The Kathāsaritsāgara (‘ocean of streams of story’), mentioning Siprā, is a famous Sanskrit epic story revolving around prince Naravāhanadatta and his quest to become the emperor of the vidyādharas (celestial beings). The work is said to have been an adaptation of Guṇāḍhya’s Bṛhatkathā consisting of 100,000 verses, which in turn is part of a larger work containing 700,000 verses.Source: Shodhganga: The Kavyamimamsa of Rajasekhara
Śiprā (शिप्रा) is the name a locality mentioned in Rājaśekhara’s 10th-century Kāvyamīmāṃsā.—A river on which Ujjyinī is situated.
Kavya (काव्य, kavya) refers to Sanskrit poetry, a popular ancient Indian tradition of literature. There have been many Sanskrit poets over the ages, hailing from ancient India and beyond. This topic includes mahakavya, or ‘epic poetry’ and natya, or ‘dramatic poetry’.
Jyotisha (astronomy and astrology)Source: Wisdom Library: Brihat Samhita by Varahamihira
Siprā (सिप्रा) is the name of a River, according to the Bṛhatsaṃhitā (chapter 16) (“On the planets—graha-bhaktiyoga”), an encyclopedic Sanskrit work written by Varāhamihira mainly focusing on the science of ancient Indian astronomy astronomy (Jyotiṣa).—Accordingly, “Mars presides over the people residing in the west half of the countries on both banks of the Śoṇa, the Narmadā and the Beas; over those residing on the banks of the Nirvindhya, the Vetravatī, the Siprā, the Godāvarī, the Veṇa, the Gaṅgā, the Payoṣṇī, the Mahānadī, the Indus, the Mālatī and the Pārā; he also presides over the country of Uttarapāṇḍya, [...]”.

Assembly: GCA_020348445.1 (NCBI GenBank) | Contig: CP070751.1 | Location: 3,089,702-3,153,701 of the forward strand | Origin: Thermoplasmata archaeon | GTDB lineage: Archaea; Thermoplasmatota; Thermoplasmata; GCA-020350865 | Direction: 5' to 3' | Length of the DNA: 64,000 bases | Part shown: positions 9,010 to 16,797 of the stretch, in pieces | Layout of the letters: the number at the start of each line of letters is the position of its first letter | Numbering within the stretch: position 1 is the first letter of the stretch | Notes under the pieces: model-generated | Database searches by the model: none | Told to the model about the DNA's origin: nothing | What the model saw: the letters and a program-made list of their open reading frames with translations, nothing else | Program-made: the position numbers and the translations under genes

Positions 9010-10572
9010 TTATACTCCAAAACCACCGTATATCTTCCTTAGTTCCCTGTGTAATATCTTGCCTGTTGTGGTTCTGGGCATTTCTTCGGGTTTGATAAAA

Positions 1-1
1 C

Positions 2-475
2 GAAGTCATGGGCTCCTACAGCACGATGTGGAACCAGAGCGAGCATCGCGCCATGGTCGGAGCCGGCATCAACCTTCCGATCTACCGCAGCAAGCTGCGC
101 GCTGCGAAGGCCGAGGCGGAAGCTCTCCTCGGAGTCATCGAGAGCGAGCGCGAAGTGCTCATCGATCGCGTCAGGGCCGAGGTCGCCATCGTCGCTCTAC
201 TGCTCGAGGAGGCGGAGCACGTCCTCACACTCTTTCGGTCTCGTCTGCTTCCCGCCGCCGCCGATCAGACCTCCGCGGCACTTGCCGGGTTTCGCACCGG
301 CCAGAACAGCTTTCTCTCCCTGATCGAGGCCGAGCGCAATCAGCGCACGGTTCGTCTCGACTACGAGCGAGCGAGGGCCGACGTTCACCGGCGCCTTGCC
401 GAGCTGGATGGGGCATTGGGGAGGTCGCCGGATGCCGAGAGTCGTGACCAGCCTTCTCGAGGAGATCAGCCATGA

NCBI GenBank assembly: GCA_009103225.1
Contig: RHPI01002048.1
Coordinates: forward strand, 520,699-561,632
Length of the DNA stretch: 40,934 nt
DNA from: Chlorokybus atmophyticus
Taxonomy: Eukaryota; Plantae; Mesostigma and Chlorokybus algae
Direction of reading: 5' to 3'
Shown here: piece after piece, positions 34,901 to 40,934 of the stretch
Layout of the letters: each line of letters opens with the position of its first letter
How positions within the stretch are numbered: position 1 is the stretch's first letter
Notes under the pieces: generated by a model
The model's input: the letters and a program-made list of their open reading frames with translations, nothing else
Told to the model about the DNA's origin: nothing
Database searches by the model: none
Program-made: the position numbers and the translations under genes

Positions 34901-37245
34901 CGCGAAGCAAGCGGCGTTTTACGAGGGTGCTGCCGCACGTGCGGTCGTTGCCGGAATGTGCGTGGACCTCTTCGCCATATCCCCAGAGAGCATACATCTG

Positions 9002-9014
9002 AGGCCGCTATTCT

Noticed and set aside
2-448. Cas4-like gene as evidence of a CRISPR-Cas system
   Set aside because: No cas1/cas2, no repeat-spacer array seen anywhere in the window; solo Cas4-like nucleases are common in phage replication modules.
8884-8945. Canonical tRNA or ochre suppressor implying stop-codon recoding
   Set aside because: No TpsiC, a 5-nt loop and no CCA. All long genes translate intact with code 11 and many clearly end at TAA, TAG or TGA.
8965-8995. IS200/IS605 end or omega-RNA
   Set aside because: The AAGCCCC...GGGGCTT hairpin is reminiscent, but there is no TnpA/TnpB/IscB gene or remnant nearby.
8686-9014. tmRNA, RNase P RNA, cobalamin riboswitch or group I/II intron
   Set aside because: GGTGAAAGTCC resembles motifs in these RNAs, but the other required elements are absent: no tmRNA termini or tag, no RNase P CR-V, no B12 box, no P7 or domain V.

Jyotisha (ज्योतिष, jyotiṣa or jyotish) refers to ‘astronomy’ or “Vedic astrology” and represents the fifth of the six Vedangas (additional sciences to be studied along with the Vedas). Jyotisha concerns itself with the study and prediction of the movements of celestial bodies, in order to calculate the auspicious time for rituals and ceremonies.
Languages of India and abroad
Sanskrit dictionarySource: DDSA: The practical Sanskrit-English dictionary
Śipra (शिप्र).—Name of a lake on the Himālaya; ततो हिमवतः प्रस्थे प्रतीच्यां तत्पुरस्य च । शिप्रो नाम सरः पूर्णं ददृशुर्द्रुहिणादयः (tato himavataḥ prasthe pratīcyāṃ tatpurasya ca | śipro nāma saraḥ pūrṇaṃ dadṛśurdruhiṇādayaḥ) || Kālikā P.
1) A cheek; jaw.
2) The chin.
3) The nose.
4) A helmet or visor.
Derivable forms: śipraḥ (शिप्रः).